Why do we need music?

Nitai Hershkovits: I think that we always need something that is not only one thing. That can be interpreted in more than one way. For me it’s simply a way out of the matrix of the daily reality we live in and I think a lot of people feel the same, even better if you can make it yourself!

How do you feel during concerts? Is there something specific you do before performing?

Nitai Hershkovits: It’s very important for me to feel good and have a good hang before the show. Especially after being in situations where the band leader doesn’t talk to you before the show and then of course the music is not happening, I get to appreciate it much more now as a band leader. During the concerts I’m focused and in a listening mode. Many musicians are being asked what they think about during a show. I think about a lot of different things but never lingering on one. Like mediation, just letting them pass and observing them.

Music is so divided. How do you see this? Is there any good or bad in music? How does this work?

Nitai Hershkovits: It is a very personal thing. Genres in music are like anything else. They are a result of a need to put things in lists. When something sounds good to me, I don’t question it, because I’m confident about what I like and don’t need someone else to tell me what to like. But that’s because I do music and have a very strong idea of what I want. Yes, I think there is bad music, but then it’s just not under ‘Music’ category for me but more like a functional device to serve people’s basic needs. We have more choices now that the radio is not the only thing to put music in your ears so I’m actually happy to have Spotify for that reason. I create my own playlists and share them instead of telling what not to listen, I put it out there, so they know what I like and think is worth listening to.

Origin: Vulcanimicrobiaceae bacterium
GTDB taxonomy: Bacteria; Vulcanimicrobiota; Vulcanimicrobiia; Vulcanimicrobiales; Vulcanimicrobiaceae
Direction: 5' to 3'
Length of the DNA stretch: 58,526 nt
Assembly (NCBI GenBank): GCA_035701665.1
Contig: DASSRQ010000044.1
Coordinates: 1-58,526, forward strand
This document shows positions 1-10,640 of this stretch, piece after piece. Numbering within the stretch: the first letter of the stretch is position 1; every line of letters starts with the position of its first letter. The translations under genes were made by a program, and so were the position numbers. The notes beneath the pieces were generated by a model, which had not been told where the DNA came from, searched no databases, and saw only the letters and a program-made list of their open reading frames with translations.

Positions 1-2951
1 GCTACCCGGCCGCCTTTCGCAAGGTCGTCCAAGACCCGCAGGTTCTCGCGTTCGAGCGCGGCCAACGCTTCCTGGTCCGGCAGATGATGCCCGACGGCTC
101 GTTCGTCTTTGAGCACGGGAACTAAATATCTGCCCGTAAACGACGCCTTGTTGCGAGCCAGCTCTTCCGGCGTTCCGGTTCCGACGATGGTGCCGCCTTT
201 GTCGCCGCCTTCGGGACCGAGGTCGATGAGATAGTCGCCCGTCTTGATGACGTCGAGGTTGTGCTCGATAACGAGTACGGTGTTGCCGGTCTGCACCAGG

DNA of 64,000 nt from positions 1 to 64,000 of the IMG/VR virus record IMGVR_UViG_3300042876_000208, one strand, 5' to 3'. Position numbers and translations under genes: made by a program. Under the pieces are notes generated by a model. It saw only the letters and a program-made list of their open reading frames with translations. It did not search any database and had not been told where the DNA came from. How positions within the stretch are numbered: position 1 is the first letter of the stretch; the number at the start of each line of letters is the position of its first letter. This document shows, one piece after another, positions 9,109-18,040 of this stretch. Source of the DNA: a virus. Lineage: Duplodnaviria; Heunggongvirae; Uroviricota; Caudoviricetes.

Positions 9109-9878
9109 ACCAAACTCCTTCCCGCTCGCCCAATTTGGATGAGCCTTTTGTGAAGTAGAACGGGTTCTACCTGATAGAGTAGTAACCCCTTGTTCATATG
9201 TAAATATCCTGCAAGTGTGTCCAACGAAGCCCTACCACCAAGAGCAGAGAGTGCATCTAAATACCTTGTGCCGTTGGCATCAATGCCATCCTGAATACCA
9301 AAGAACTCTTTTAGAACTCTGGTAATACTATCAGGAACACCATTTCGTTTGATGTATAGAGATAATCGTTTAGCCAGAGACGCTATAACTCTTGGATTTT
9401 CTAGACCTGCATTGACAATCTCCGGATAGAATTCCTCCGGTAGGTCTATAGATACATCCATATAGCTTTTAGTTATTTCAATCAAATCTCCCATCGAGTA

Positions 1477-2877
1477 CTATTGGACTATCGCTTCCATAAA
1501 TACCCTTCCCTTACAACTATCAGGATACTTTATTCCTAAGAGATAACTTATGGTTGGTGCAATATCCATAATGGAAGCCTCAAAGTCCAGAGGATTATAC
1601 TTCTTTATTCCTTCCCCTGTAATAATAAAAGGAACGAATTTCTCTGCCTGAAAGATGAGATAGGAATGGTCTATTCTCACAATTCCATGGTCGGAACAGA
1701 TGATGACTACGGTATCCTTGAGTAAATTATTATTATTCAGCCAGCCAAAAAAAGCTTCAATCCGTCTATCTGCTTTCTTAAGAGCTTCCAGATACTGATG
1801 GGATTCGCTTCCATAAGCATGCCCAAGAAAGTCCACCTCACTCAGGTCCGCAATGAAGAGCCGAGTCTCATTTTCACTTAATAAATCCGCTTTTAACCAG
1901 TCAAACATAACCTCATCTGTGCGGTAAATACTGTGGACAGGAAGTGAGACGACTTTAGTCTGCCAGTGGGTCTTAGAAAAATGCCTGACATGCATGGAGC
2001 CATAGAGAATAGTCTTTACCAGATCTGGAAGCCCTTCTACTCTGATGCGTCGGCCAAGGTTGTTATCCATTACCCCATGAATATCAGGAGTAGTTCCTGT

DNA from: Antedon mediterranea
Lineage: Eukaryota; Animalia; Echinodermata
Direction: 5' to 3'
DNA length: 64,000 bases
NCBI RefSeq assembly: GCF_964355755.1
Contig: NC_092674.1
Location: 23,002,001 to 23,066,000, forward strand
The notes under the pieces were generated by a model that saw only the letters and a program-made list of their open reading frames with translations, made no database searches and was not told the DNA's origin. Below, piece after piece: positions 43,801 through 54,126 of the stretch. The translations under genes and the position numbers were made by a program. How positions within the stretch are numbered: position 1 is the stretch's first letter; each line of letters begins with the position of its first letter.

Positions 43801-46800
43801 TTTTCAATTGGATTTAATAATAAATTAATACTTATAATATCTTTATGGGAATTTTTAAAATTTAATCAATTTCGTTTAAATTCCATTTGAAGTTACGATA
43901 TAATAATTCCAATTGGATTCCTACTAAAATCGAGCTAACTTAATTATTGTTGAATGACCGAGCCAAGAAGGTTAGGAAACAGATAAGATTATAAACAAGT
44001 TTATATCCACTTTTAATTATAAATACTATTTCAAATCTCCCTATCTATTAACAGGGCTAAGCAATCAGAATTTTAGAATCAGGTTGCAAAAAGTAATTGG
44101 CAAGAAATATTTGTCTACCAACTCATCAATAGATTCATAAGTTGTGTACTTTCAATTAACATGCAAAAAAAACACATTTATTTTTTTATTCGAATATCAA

What keeps you enthusiastic about playing further and about exploring different styles? I am referring to your collaboration with Rejoicer for example… What’s your favorite song you composed and what’s its story?

Nitai Hershkovits: The same reason I was talking about before. Once I started seeing music as more than just notes, I feel the infinity of it even more. Rejoicer and I found a mutual language that’s unique to us. I want to keep exploring this sound print and see where I can break another shell into a deeper layer. The new Trio album was written, arranged and recorded in a total of three days with Amir, Or and Rejoicer. This showed us that we don’t have to prepare anything before but to be present while there together. The music there is very special because of that reason. It’s hard to choose but during the Solo album, New Place Always, Rejoicer and I wrote Explaining Sage. We burnt sage during the recording and we really felt the vibe and the colors we used were very special and going with me until today.

You can hear Nitai, in concert, on Monday, 18th of March, in Club Control, starting with 20:00 o’clock, in an event by Jazz Nouveau.